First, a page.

Funds crisis hits Wayanad Wildlife Sanctuary translocation project

DECCAN CHRONICLE.
Published Jan 13, 2018, 6:30 am IST
Updated Jan 13, 2018, 6:30 am IST
Project to rehabilitate people living in 110 settlements introduced in 2003 yet to complete first phase.
Guarding the crop: A tree hut where farmers used to stay at night to guard crops.  A scene from a jungle village.
 Guarding the crop: A tree hut where farmers used to stay at night to guard crops. A scene from a jungle village.

KALPETTA: A project to rehabilitate people living in the 110 settlements inside the Wayanad Wildlife Sanctuary has been hanging fire for more than two decades. The project introduced in 2003 is yet to complete its first phase.

People live in fear in the hundreds of jungle villages of Wayanad amid animal attacks on them and  crops.  Earlier it was only elephants that wreaked havoc in human habitats. But now  the number of big cats is also rising.  There were many incidents in which tigers attacked and killed  human beings. At Noolppuzha range of WWS,  a tiger had turned man-eater killing and devouring a man a few years back. Another tiger that regularly killed domestic animals and attacked humans was shot dead in 2012.

 

With around 2,500 families in 110 human settlements, the total human population of WWS is  10,604.  Apart from WWS,  there are two other forest divisions in Wayanad which also have  more than one hundred human habitats. The number of habitats in zones adjacent to jungle zones is much higher.  

“Though a few villages like Kottankara were partially rehabilitated, a major share still remains”, said Wayanad Prakrithi Samrakshana Samithy president N. Badusha. “There is no way for the forest department but to ensure speedy rehabilitation of the villagers which would reduce the human-animal conflict to a great extent”, he added. Though there were many agitations by  villagers as well as Greens demanding rehabilitation and many packages were announced, most of them did not materialise  due to shortage of funds”, he said.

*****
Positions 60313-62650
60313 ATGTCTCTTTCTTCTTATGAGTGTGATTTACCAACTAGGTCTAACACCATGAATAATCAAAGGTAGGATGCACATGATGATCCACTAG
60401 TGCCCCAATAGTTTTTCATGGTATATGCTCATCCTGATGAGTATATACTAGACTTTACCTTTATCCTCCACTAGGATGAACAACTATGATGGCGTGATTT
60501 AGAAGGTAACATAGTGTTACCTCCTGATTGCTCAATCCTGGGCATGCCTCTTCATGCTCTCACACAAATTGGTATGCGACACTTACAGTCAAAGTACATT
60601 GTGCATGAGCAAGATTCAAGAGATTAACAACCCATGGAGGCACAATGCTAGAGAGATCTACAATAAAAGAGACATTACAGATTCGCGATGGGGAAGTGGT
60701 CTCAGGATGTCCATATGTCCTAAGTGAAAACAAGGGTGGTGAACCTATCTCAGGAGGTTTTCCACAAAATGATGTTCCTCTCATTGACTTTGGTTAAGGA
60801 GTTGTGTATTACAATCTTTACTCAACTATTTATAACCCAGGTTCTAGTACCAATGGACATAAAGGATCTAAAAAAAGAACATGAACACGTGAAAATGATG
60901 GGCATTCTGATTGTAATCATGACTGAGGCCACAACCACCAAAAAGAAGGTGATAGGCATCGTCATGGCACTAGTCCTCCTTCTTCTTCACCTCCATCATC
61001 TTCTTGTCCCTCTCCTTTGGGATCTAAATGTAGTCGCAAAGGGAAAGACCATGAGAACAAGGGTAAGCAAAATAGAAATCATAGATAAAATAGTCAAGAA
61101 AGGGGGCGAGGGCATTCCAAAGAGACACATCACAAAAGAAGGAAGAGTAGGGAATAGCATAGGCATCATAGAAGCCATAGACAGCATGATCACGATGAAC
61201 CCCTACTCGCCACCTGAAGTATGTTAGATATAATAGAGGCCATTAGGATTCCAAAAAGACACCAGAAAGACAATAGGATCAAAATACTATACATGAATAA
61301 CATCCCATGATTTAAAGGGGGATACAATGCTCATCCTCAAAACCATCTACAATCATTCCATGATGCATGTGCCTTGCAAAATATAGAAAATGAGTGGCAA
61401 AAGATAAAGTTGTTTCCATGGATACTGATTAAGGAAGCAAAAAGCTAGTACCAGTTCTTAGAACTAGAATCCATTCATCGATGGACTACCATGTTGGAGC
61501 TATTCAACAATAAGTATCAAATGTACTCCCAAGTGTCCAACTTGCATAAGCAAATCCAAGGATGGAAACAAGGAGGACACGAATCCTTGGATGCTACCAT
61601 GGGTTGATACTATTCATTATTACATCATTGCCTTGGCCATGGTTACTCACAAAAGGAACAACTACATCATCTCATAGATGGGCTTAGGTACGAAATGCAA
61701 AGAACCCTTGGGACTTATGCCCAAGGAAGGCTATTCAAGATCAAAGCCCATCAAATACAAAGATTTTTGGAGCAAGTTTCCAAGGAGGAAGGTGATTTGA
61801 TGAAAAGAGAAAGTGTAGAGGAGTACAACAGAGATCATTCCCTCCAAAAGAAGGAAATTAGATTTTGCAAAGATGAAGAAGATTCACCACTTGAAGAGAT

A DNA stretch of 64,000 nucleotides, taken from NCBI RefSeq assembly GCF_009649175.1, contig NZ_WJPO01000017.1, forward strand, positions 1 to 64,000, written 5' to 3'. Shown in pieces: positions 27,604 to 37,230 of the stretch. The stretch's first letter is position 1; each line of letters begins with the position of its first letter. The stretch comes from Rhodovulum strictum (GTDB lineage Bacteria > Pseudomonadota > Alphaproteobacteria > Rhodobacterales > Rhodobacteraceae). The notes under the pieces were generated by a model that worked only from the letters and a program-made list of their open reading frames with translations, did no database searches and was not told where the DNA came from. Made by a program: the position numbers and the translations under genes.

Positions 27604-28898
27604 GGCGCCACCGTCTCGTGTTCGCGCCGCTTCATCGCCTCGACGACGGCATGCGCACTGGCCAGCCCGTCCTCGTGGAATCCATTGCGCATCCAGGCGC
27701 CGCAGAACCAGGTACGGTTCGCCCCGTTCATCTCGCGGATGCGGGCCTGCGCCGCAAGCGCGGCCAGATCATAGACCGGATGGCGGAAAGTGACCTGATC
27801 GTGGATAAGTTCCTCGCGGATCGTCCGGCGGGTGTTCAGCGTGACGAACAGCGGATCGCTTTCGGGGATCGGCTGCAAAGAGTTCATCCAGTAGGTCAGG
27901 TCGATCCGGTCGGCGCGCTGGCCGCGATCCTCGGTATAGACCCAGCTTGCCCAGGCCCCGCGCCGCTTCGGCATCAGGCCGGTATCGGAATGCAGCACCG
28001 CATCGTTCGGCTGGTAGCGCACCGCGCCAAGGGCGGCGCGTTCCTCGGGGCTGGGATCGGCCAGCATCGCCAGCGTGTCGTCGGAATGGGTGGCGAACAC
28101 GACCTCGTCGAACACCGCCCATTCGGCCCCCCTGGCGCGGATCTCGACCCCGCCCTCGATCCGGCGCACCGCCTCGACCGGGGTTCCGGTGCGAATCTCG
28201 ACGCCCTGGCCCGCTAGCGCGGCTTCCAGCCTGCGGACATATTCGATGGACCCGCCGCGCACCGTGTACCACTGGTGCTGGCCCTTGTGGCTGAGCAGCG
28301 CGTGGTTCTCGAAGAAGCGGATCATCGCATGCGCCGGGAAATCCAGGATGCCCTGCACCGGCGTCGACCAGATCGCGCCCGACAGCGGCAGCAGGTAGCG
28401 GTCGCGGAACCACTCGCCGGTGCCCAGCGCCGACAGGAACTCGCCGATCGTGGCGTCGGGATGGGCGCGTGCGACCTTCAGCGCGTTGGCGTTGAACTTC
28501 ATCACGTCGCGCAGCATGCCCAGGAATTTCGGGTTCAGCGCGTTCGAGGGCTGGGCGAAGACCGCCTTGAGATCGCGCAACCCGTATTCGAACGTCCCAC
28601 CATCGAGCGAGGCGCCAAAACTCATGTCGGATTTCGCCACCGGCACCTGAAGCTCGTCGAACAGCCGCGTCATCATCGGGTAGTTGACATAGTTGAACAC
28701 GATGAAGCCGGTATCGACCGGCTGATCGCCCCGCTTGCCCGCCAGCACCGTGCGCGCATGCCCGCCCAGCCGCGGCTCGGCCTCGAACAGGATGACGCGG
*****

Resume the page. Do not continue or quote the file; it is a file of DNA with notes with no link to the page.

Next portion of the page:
“We are living in constant threat turning our life into an ordeal”, said K. Sadanand, living in Chettiyalathoor, a jungle village near Noolppuzha. “The school students are the most affected as most of them skip classes whenever there is an animal raid during night in the village”, he added. In total, 26 persons were killed in WWS during the last fifteen years. 

The amount distributed as compensation for crop raids, death and injuries by animals also registered a steady increase. “In the three forest divisions of the district,  about `15 crore has been spent for compensation during the last ten years”, said 

Jose Kattikulam, an activist.  In 2017-18 up to 800 applications for compensation were received at the WWS. 

Location: India, Kerala




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